Recently IBM announced the open availability of their xCAT software. For those that are not familiar with xCAT, I quote from the website, “xCAT is a scalable distributed computing management and provisioning tool that provides a unified interface for hardware control, discovery, and OS diskful/diskfree deployment”. In more official terms xCAT is referred to as The IBM HPC Open Software Stack®, which indicates that it is integrated and tested by IBM. In a nutshell, xCAT makes it easier to create, provision, and manage your cluster.
Many years ago, I started a “good new/bad news” joke about Linux HPC clusters. The good news is Linux HPC clusters give you the freedom to design and build your HPC machine to your needs. The bad news is Linux HPC clusters give you the freedom to design and build your HPC machine to your needs. One needs to be care with that freedom thing. In particular, there are two areas where this “freedom feature” can hurt the market place. Tools like xCAT go a long way in helping manage the “freedom” we’re all looking for.
One area of hurt in the cluster HPC space are the ISVs (Independent Software Vendors). Imagine trying to design your software for the myriad of cluster configuration options available to the end user. Of course, there are the Rocks and Oscar kits, but even with these there is ample room for users and administrators to change things just enough so that an ISV code has some issues. (Note: Rocks and Oscar are full fixed cluster distributions where xCAT is way to manage a cluster software environment.) Variations in a software environment places the ISV in tough position. If they want to sell their product, they may end up performing cluster support for their customer (which is entirely different than product support). The attraction to a Microsoft type of solution is evident in this case. To the ISV, having a firm line between the application and the cluster is very appealing in a it is not my problem sort of way. Targeting a reference cluster environment is one solution and the things like Intel Cluster Ready certainly help the situation.
A second area of hurt is the in the end user camp. I can speak to this from personal experience. In many cases, end users of many smaller clusters, have managed to get their cluster working just fine. Except when it comes time to upgrade some aspect of the cluster. There is often a rather intricate dependency tree that is easily broken by upgrading something. At times it is easier to just reinstall the whole cluster with a new (more manageable) distribution or framework. When it is upgrade time I often get a call. It seems that the original person(s) who did the install is not around any more, or no one can remember what they did, or the vendor got it working somehow. In any case, the user wants to do science or engineering and not learn the nuances of creating RPMS or installing software. Managing all this can be quite daunting.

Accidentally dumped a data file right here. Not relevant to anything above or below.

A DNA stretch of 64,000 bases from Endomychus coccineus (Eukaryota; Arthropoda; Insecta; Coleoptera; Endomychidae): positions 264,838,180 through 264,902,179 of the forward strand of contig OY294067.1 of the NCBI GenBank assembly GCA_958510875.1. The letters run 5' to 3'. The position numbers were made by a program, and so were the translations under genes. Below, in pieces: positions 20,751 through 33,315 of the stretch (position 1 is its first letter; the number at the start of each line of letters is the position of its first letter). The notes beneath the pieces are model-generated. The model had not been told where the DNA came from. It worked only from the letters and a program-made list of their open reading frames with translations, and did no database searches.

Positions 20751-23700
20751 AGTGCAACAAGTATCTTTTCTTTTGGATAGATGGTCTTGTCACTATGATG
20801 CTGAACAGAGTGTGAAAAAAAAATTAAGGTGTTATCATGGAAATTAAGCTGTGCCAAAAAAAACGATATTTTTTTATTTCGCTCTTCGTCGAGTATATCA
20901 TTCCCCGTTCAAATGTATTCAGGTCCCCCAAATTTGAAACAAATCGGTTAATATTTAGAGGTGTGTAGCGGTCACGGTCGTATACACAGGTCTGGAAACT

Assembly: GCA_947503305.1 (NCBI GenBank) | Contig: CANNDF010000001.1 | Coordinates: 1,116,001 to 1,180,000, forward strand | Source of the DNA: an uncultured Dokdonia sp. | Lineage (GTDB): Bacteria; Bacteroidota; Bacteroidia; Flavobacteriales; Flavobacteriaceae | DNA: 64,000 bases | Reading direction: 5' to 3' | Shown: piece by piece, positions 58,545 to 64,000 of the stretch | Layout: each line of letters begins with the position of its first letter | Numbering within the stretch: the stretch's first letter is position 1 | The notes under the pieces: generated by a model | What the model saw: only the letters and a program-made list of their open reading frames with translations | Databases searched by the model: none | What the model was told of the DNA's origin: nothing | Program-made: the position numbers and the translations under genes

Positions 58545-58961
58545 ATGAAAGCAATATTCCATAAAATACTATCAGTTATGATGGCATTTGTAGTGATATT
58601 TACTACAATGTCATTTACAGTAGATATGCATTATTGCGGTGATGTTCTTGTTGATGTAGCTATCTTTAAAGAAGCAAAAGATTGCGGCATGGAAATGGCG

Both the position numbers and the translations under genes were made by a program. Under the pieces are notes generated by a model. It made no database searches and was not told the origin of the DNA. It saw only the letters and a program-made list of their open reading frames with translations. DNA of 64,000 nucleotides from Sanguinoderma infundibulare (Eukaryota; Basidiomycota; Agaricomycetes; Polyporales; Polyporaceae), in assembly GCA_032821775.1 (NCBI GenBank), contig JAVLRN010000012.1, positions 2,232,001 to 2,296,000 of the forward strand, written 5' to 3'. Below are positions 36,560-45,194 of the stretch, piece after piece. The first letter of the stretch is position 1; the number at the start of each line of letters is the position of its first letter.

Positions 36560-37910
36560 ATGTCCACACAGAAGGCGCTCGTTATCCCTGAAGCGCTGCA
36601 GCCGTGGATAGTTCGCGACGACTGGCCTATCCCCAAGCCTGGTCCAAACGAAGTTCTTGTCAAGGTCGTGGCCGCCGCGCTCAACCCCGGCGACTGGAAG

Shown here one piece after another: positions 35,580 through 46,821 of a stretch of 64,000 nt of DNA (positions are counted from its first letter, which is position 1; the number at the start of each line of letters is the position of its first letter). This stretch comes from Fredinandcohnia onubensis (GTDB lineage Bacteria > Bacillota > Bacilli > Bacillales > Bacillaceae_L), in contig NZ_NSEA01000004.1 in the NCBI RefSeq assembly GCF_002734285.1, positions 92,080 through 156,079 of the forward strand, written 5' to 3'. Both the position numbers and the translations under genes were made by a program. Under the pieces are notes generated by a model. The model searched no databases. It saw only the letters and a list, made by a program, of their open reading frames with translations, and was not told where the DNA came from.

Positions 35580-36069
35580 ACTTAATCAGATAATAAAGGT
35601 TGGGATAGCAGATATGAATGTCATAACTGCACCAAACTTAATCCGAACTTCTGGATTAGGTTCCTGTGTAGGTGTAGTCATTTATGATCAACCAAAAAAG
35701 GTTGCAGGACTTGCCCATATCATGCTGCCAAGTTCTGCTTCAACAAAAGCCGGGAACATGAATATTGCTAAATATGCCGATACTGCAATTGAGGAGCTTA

At this point one would conclude that we need an “Open Cluster Standard” that is vendor neutral and can be used by ISVs and end users alike. Much like the Linux Standard Base (LSB). Certainly a good idea, but I don’t think it will ever happen. Or maybe I should say it does not need to happen. Some explanation may help here.
If you think about it, when an application runs on a group of nodes (ignoring multi-core issues for the moment) it needs very little. The Linux operating system, some libraries, and the executable program (of course some scheduling and monitoring software maybe needed). From an application support prospective it is pretty simple. Even with these modest requirements, most ISVs still qualify there application against a particular distribution of Linux and only support those installations. This puts a rather constraint on some clusters.
One way to handle this situation is to continue developing tools, like xCAT, that manage from a higher level. Instead of managing just one cluster, such tool could be designed to manage various application clusters. An application cluster could be spawned on various cluster nodes by any number of queuing systems. Of course, when one provisions nodes by pushing disk-full images this solution sounds a bit inefficient. However, when one considers disk-less provisioning in the form of virtualization, ramdisk methods, NFS, and NBD (Network Block Devices) one may just start thinking differently about the a truly flexible run-time provisioning environment.
For example, imagine that you have an ISV code that requires RHEL4. While at the same time you have users that want to use RHEL5. If you had a way to boot nodes in either of these two environments at run-time, many of your problems would simply disappear. In other words, just as cluster hardware is built around a problem set, we could build a software environments around the application sets. The application will lead the way and not the operating system, the MPI libraries, or any other software aspect of the cluster. Instead of trying to write a standard that covers all the cluster minutia, why not write a standard that allows you to encapsulate and run your application cluster. The application cluster can contain any standard or custom software environment the user or ISV desires. From a community/market standpoint all you need is standard way of launching application clusters on the hardware.
Of course such technology does not exist just yet, but, instead of sitting around the table and arguing about where the MPI libraries should live, why not figure out a way to shove it all into a virtual pneumatic tube system. Tools like xCAT are pointing in this direction. In the end, we may all get what we really want, the freedom to do it our way and not be concerned with your way.
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